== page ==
Zootermopsis angusticollis

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Kingdom: Animalia

Phylum: Anthropoda

Class: Insecta

Order: Isoptera

Family: Termopsidae

Genus: Zootermopsis

Species: Zootermopsis angusticollis


Zootermopsis angusticollis, is a subfamily of termites (Isoptera) in the family Termopsidae, a group known as the dampwood termites. As their name suggests, the dampwood termites can only survive by living off of wood that contains high amounts of moisture. Unlike the more common drywood termites, the dampwood termites are very tolerant of wet conditions and build their colonies in damp wood such as rotting stumps and logs. They have even been found in areas of tidal flooding. They are common in wet coastal areas like the Pacific coast of North America. Most are found in the states of California, Oregon, Washington, Montana and in southern British Columbia. Termites are well known to be destroyers of wood, and although the dampwood termites can cause some damage, they are not as notoriously known to cause as much damage to buildings as the drywood termites. They tend to stick to dense forest areas with heavy amounts of decaying wood. A dampwood colony can easily be found by peeling the bark away from rotten stumps. The dampwood termites are also known for possessing intestinal flagellate protozoa with which they have a symbiotic relationship.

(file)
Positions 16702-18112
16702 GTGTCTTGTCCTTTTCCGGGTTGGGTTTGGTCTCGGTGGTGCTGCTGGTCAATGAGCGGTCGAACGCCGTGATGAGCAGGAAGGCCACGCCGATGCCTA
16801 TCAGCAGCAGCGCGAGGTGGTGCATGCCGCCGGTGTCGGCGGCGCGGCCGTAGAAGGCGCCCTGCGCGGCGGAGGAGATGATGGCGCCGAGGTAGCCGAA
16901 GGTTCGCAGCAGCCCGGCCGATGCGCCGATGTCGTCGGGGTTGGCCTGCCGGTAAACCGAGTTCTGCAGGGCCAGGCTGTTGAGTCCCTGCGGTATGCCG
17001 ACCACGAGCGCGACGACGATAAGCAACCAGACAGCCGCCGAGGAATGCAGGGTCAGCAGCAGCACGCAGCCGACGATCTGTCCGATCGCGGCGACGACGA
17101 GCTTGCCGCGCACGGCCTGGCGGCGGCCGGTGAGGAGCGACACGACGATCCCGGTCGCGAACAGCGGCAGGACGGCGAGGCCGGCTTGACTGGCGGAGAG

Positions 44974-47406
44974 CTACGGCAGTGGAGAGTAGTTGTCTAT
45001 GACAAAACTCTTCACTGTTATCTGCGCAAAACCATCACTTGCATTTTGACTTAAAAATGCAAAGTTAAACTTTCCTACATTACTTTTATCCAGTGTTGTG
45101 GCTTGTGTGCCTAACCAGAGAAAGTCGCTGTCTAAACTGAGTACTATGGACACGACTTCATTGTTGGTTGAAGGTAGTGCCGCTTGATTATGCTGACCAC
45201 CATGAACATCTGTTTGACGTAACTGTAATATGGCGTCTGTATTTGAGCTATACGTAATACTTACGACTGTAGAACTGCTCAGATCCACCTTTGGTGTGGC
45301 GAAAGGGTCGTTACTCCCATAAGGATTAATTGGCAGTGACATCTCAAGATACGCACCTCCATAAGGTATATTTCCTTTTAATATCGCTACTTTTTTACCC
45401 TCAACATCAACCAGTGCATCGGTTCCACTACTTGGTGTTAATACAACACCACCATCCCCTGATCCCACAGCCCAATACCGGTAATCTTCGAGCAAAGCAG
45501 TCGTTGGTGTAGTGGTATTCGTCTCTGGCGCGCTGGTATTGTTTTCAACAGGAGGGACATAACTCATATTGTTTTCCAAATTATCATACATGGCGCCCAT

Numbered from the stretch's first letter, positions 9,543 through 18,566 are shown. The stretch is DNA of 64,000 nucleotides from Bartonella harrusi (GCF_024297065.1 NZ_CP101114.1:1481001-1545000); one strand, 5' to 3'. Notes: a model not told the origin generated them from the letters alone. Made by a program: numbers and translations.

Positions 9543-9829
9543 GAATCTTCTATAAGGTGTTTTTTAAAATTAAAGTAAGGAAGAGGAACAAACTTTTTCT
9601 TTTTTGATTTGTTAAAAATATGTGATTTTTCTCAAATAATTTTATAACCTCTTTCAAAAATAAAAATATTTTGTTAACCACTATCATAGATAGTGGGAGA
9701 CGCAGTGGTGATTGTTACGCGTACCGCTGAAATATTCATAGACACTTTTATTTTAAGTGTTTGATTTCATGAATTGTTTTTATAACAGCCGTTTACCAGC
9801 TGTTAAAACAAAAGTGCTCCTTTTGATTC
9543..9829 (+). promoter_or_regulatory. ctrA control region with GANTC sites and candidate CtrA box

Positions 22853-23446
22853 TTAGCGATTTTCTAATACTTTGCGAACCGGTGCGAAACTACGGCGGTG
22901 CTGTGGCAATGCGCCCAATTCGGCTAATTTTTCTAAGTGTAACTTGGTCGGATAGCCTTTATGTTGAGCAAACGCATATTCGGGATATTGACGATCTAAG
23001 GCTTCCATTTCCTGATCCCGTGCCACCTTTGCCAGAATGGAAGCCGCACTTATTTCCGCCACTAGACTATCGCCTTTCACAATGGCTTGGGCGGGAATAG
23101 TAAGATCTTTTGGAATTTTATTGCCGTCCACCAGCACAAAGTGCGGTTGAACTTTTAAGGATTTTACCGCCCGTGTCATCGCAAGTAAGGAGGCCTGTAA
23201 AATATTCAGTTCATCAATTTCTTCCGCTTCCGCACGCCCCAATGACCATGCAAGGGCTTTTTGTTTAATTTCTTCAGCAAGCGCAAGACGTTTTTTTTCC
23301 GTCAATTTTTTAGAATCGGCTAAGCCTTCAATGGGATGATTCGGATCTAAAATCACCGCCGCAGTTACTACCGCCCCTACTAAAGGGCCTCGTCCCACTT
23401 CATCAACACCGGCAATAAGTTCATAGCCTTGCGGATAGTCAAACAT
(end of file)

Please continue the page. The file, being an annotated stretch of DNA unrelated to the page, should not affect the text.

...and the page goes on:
Like all other termites, the dampwood termites live in colonies that contain workers, soldiers, nymphs (semi-mature young), and both male and female reproductive individuals. Every colony has a queen that lays eggs. Some colonies have several queens at once. The “queen” is a female who has flown, mated and can produce eggs. A male and a female excavate a nest and the colony is started when the queen lays her eggs. When a colony is found, it is typically the nymphs that are observed. They have white bodies with reddish brown heads. The soldiers have large heads with pinchers that are reddish or brown in color. The dampwood termites are some of the largest termites in North America.